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This morning I had to clean the keyboard at my computer. I tend to nibble my way through the day, and remnants of yesterday’s coffee cake with the cinnamon-crunch top were causing odd noises and some dysfunction in a couple of keys. So I unplugged the keyboard, headed out to the shop and blasted it with compressed air. This is a time-tested method, and I need to do it every few months. How else would you get the junk out of the keyboard?

My methods are effective, but I realize not everyone takes this approach. At home, I’ve cleaned spills on the living room carpet by heading out to the shop, grabbing a handful of sawdust from under the table saw and sprinkling the dust on the spill.  After waiting 10 minutes or so, the dust is sucked up with the shop vacuum and the carpet is as good as new. This particular incident was when I realized that there is a fundamental difference in the way men and women (or at least my wife and I) approach cleaning.

I judge the cleaning by grading on the curve, and if I reach 85 or 90 percent, I figure that’s a B+ and pretty good, especially if it’s time to watch “Mythbusters” or “Dog the Bounty Hunter.” My lovely wife, on the other hand grades pass/fail, and less than 100 percent is about the same as doing nothing at all.

The other day, Glen and I cleaned the shop for a photo shoot. As you can see, it looks pretty good. But we didn’t actually clean the entire shop. Our publisher, Steve Shanesy (in the blue sweater in the photo) asked us to do this, and our B+ effort seemed good enough for him.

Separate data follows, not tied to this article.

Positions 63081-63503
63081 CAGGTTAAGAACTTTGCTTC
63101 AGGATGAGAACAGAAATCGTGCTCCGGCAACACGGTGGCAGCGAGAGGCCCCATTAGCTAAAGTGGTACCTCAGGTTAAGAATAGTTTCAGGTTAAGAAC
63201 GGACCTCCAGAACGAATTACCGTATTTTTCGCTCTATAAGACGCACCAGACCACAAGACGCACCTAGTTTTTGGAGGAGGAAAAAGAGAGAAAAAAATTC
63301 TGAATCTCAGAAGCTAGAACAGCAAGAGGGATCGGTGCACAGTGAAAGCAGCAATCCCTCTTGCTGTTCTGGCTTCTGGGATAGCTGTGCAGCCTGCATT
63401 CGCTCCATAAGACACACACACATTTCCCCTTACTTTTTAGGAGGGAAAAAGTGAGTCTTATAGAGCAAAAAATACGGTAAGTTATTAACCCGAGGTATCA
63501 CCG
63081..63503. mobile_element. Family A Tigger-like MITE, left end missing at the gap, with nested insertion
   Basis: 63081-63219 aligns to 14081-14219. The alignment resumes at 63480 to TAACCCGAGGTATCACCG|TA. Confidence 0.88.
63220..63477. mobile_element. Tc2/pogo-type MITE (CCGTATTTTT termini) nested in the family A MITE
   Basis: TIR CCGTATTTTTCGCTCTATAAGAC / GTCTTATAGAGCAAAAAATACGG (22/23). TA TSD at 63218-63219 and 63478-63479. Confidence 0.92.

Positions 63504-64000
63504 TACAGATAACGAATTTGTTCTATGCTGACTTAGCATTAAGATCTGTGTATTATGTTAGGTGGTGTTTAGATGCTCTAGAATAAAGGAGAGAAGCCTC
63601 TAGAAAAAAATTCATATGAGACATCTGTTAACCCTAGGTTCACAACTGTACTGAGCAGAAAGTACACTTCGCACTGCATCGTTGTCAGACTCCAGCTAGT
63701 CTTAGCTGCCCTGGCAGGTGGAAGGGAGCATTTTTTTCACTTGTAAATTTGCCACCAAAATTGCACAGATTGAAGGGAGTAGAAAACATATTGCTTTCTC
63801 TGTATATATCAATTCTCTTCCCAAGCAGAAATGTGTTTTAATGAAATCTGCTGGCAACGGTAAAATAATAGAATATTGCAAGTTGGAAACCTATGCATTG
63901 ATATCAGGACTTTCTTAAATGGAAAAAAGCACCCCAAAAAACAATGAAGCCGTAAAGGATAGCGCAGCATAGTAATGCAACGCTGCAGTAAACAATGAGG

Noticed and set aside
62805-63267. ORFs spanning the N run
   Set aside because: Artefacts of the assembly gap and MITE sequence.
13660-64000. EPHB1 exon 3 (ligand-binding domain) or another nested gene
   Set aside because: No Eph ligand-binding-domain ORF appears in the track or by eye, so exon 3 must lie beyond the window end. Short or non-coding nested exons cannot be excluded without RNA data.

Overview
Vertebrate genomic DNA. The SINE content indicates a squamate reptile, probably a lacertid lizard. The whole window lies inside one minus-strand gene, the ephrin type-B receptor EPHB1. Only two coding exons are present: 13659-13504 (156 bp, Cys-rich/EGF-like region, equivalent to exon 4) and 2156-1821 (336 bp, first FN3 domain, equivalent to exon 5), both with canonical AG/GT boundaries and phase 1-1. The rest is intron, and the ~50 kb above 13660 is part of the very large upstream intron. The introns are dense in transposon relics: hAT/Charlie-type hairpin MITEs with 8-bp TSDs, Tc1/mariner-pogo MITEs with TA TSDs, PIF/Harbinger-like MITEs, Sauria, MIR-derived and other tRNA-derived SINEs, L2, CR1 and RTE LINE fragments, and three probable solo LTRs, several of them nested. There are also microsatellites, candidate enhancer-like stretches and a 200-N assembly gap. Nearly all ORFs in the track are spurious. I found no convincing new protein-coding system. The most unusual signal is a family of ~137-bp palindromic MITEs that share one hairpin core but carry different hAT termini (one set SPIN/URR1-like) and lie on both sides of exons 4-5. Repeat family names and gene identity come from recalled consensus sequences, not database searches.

This shot, from a few feet farther back clearly shows that most of our effort was limited to cleaning only the area we were specifically told to clean. We did fill several trash cans, and after the photographer packed away his lights and other gear the stuff we shoved to the side began to drift back into the corner. It’s better than it was, and we are committed to cleaning the entire shop, and getting it better organized. When we can get to it.

And as we clean, we’re trying to make it entertaining by taking inventory of the cordless drills we have. As I mentioned in a previous post, we’re making it a contest and inviting our readers to guess how many we find before April first. It doesn’t look like there are that many in the photo above, but if you look closely at the first picture, you’ll see a typical view of our shop. In addition to the drills out in the open, who knows what may be in all those plastic boxes.

Submit by e-mail your best guess of how many cordless drills we have in our possession (shop and office) before April 1, 2009. One entry per e-mail address only. When we’re done cleaning, we’ll count the drills and the reader with the closest guess will win a new cordless drill. If there is more than one winning guess, we will pick a winner at random from the group that is closest to the exact number.

– Robert W. Lang

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Showing 2 comments
  • Mark Harrison

    You’re obviously not a Navy man 🙂 Probably the only thing I learned of lasting value after seven years in the Royal Australian Navy was how to clean.

    Tidyness, however, is not one of my virtues…

  • Keith Mealy

    You’ve got this whole B+ thing misunderstood. You are simply confusing "Clean" with "Cleaner." It depends upon your objective. If your objective is "Cleaner," then you’re fine, A+.

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